The reason for that is a rather cute implementation explained here:
(...and IMHO 4K selectors is a lot more than any sane page should use...)
I don't think this is a problem with hand-coded CSS files. But since the trend nowadays is to generate CSS from a bunch of LESS or SASS files, minify the whole thing, and stuff it into a single HTTP request, it's not impossible for large and complicated apps to end up with over 4K selectors. When you're living in SASS fairyland you don't always remember that your beautifully nested rules and mixins will compile into dozens of CSS selectors.
Is that 4K of selectors that are all actually used, or are most of them just taking up space? If it's the former, then I can see the concern, but if it's the latter, then maybe the 4K limit is perfectly reasonable after all, and instead we should be rethinking how we generate our CSS (a quick search shows plenty of tools that will find and remove unused selectors.)
Or put another way, it's the difference between complaining about some system not having enough RAM instead of trying to rewrite your application to be more efficient so it can stay within the limits; and I think most recently there's been far too much of the former and not enough of the latter.
Whether or not the extra HTTP requests are worth the time and RAM saved by removing unused selectors will probably depend on your specific needs and priorities. For the time being, though, I suspect that modern computers take less time parsing a few thousand unused CSS selectors than the time it takes to fetch an uncached HTTP resource from a few thousand miles away. Moreover, devices with less RAM and computing power tend to be connected to even slower networks (e.g. 3-year-old phone on a 3G network).
Open gmail, do this in the console:
In any case, for large sites with site-wide stylesheets that have styles for everything on the site, it's easy to end up with thousands of rules. A simple example is github, which on the front page has this as of today:
<link href="https://github.global.ssl.fastly.net/assets/github-b836a3967c04ec8b8bfdd101d2226064cb18f45d.css" media="all" rel="stylesheet" type="text/css" />
<link href="https://github.global.ssl.fastly.net/assets/github2-91575e4b8f601c887ca6b13c6f78d06f03af775f.css" media="all" rel="stylesheet" type="text/css" />
The paragon of wondrous design that is the Huffington Post has a bit over 4k rules, spread over 5 stylesheets.
msnbc.com also has a bit over 4k rules, spread over 5 stylesheets.
It's pretty easy to find sites with 2-4k rules (Outlook Web Access, BBC front page, CNN front page, twitter, Google docs, whitehouse.gov, the Facebook login page, officedepot.com, washingtonpost.com, youtube, I'm sure I could find plenty more).
All of which is to say, your typical website has more CSS than most people think.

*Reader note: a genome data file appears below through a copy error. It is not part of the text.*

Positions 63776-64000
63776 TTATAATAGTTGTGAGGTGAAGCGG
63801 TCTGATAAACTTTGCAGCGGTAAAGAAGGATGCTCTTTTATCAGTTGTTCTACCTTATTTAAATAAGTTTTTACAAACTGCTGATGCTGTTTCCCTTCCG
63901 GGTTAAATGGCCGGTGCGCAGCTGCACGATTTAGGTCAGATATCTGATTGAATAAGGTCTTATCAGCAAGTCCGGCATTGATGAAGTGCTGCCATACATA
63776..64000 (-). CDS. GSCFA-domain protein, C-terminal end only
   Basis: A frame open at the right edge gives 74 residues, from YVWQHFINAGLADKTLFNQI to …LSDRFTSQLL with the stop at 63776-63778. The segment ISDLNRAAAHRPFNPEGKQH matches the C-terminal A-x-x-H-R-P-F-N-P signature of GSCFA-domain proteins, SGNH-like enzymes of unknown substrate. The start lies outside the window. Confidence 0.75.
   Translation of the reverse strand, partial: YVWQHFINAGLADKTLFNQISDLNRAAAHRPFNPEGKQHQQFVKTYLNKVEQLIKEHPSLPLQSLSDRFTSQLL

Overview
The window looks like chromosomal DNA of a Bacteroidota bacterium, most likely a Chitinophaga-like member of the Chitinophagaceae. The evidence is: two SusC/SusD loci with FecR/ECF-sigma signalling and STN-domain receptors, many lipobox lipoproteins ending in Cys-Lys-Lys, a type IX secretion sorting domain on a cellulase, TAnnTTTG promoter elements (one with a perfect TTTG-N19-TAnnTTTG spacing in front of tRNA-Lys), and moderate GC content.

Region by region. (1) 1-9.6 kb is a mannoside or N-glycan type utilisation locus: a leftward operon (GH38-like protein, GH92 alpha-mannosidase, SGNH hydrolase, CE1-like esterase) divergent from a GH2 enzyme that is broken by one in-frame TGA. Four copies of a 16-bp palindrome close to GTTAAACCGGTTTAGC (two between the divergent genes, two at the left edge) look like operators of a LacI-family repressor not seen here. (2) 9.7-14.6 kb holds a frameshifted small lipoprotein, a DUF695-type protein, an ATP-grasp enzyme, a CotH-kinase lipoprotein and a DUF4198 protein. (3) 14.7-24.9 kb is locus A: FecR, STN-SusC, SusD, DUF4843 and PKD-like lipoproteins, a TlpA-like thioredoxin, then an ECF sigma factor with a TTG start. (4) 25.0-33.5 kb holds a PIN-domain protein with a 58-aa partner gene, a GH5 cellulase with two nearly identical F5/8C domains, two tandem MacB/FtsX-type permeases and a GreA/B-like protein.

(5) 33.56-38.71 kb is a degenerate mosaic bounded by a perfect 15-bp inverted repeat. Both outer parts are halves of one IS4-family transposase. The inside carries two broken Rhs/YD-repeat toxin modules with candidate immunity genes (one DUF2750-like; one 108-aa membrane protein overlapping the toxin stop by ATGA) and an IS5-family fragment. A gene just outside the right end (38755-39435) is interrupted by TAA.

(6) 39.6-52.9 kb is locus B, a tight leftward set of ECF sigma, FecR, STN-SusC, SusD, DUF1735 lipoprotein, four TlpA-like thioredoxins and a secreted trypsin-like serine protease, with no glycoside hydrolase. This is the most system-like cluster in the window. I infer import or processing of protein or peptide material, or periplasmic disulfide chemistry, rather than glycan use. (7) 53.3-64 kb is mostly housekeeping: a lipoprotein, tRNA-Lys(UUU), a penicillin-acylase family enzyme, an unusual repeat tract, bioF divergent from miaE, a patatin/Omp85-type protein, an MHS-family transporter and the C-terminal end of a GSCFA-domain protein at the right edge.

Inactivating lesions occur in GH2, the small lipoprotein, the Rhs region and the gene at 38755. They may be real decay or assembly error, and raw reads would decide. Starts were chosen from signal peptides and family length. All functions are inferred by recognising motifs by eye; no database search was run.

That it's common for all of these sites, who have massive surveillance and SEO structures built into them, to have gigantic stylesheet collections doesn't change the fact that they are bloated nightmares of code.
If I said, "filing taxes is a nightmare", and you said, "oh yeah, but what about all the other people who file taxes, some of them even more complex than yours?" That wouldn't change the fact that filing taxes is a convoluted, intentionally obfuscated, Lovecraftian construct, summoned forth from the depths of Hades itself.
They have to do with having a site with a wide variety of different-looking pages and wanting to have a single site-wide stylesheet, instead of having dozens or hundreds of smaller stylesheets. Whether that's a useful thing to do or not obviously depends on how your maintenance for the site is set up, how your CDN works, and probably other things I have no idea about; design of this sort of site is not my area of expertise.
And while I agree that all of these sites have a lot of complicated styles and scripts going on, I have a hard time believing that a site of the sort I just described can be created without ending up with a fairly complicated stylesheet.
If your position is that having such a site (variety of different kinds of pages) should be a non-goal, I can't agree with that: there are plenty of reasons to want a site like that. If the argument is that having a single stylesheet to rule them all in that situation is bad for maintainability, I don't have a good response: as I said I've never maintained such a site, so I don't have a good feel for what the maintenance tradeoffs are.
Fully agreed on the taxes. ;)
... especially since it'll be hard to fit more than that into the 640k of memory I have. ;)
(Whether they support CSS, and if so, what the limits are, I don't know.)
The solution was of course to simply join the CSS files where possible. But it definitely was a bit of a WTF moment.
Is there a reason for this? Why not just use 3 shorts?